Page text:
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Mindfulness and mindful eating: An activity to get started

24 October, 2019
A woman eating healthy food

What is mindfulness?

Mindfulness is a powerful technique that can help you to be fully aware and present in what you are doing in the moment. Practising mindfulness brings awareness to your state of mind, via your thoughts, emotions and senses, and can help you cope with everyday life as well as stressful moments. Mindfulness enables our mind to be calmer and gives us more clarity to make better decisions.

Some health professionals use mindfulness as part of treatment plans for conditions like eating disorders, depression and anxiety.

Mindfulness can be applied to regular daily activities, including eating, which is commonly known as mindful eating.

How does it apply to eating?

Mindful eating encourages us to remove all distractions when eating and allows us to take time to enjoy our meal, by being present in the moment. Too often, we eat on autopilot and don’t pay attention to our meal, especially if we’re watching TV or using our phone at the same time. By slowing down our eating, we get the time to use all our senses to savour the flavours and textures of the food.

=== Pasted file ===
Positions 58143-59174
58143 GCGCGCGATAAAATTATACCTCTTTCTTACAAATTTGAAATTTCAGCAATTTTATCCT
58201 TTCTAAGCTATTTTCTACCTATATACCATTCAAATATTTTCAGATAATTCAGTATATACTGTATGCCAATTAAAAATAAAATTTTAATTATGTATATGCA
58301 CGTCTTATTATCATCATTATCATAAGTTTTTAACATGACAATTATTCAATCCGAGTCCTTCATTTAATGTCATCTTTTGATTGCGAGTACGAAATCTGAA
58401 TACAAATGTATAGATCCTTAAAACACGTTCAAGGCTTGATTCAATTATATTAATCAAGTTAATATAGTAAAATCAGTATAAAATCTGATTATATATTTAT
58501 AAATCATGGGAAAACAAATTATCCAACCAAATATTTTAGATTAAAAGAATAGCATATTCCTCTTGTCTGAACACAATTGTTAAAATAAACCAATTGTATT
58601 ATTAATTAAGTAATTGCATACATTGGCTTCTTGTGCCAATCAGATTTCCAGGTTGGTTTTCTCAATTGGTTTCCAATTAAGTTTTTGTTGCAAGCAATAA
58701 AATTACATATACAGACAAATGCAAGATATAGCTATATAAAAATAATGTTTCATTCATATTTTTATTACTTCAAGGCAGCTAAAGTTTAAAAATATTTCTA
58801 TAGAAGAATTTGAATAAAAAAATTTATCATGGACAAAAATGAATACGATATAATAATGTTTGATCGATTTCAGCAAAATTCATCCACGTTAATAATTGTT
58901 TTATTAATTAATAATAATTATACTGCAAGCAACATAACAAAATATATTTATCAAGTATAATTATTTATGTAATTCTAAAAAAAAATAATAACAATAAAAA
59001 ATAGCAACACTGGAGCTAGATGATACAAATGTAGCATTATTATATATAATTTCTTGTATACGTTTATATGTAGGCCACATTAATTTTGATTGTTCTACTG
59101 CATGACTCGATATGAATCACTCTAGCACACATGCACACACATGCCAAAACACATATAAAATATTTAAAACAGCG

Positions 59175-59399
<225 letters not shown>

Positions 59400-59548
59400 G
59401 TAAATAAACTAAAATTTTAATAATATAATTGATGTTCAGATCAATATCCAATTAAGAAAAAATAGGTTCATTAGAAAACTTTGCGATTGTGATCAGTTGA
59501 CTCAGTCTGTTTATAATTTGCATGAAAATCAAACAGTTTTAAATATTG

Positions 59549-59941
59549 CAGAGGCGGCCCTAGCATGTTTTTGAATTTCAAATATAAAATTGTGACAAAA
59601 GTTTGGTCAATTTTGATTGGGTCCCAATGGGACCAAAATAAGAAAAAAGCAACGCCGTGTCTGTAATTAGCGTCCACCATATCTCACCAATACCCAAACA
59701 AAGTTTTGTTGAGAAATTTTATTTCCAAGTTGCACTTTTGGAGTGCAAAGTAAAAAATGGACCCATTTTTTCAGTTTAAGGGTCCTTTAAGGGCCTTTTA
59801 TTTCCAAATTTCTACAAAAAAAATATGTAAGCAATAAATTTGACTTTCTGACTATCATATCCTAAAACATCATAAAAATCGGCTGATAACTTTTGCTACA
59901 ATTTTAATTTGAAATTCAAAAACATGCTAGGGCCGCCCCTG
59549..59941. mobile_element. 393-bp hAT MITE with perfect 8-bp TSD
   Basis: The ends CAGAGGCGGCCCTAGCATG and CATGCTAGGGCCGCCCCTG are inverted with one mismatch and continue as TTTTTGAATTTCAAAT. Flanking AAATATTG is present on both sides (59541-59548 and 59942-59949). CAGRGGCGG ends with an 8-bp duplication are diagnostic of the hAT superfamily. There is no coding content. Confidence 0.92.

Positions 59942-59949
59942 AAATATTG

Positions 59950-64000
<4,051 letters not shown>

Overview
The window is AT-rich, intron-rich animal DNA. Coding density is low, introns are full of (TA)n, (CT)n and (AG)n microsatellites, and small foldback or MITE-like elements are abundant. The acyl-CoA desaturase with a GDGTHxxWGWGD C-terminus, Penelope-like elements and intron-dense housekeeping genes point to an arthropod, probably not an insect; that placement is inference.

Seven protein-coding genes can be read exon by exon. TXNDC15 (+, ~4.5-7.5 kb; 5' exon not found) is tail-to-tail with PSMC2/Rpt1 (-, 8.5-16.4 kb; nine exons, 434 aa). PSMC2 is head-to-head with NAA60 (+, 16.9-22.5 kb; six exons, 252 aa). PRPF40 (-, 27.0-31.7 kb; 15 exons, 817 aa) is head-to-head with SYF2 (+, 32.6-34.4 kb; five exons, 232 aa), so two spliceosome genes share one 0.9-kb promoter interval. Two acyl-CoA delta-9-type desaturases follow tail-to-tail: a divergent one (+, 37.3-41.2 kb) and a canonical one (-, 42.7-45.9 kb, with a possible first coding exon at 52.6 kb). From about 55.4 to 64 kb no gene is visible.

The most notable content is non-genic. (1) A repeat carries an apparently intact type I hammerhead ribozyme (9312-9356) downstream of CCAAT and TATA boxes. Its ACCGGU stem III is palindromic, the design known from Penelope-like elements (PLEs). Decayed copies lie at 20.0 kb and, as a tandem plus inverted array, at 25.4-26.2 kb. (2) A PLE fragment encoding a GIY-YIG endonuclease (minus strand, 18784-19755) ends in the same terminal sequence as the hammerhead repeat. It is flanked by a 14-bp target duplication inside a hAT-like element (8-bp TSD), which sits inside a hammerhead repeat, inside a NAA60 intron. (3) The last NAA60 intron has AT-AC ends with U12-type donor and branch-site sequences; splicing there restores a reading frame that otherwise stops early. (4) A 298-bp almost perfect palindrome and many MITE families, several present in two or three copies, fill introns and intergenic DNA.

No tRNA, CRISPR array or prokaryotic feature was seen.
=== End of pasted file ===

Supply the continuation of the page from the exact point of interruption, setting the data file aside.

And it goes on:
Can it really help me lose weight?

Although weight loss isn’t the main goal of mindful eating, it can be a by-product. Eating mindfully allows us to tune into hunger cues to help us tell the difference between emotional and true, physical hunger. This means we become less prone to eat out of boredom, stress or due to emotions, and be more mindful of our food choices which can aid in weight loss. Mental health charity headspace report that a 2013 South Australian study showed that people who used mindful eating ate smaller portions. They also cite a multi-study review which found mindful eating to be effective in overweight people trying to lose weight.

The clearer our mind is, the more content we will be, and so even on days we may slip up and eat emotionally, we put less pressure on ourselves. Ultimately, mindful eating supports a healthier relationship with food and our bodies, contributing to positive eating behaviours.

Try mindful eating for yourself, using our infographic below.

A week-long mindful eating chart

All information contained in this article is intended for general information purposes only. The information provided should not be relied upon as medical advice and does not supersede or replace a consultation with a suitably qualified Health Care Professional.

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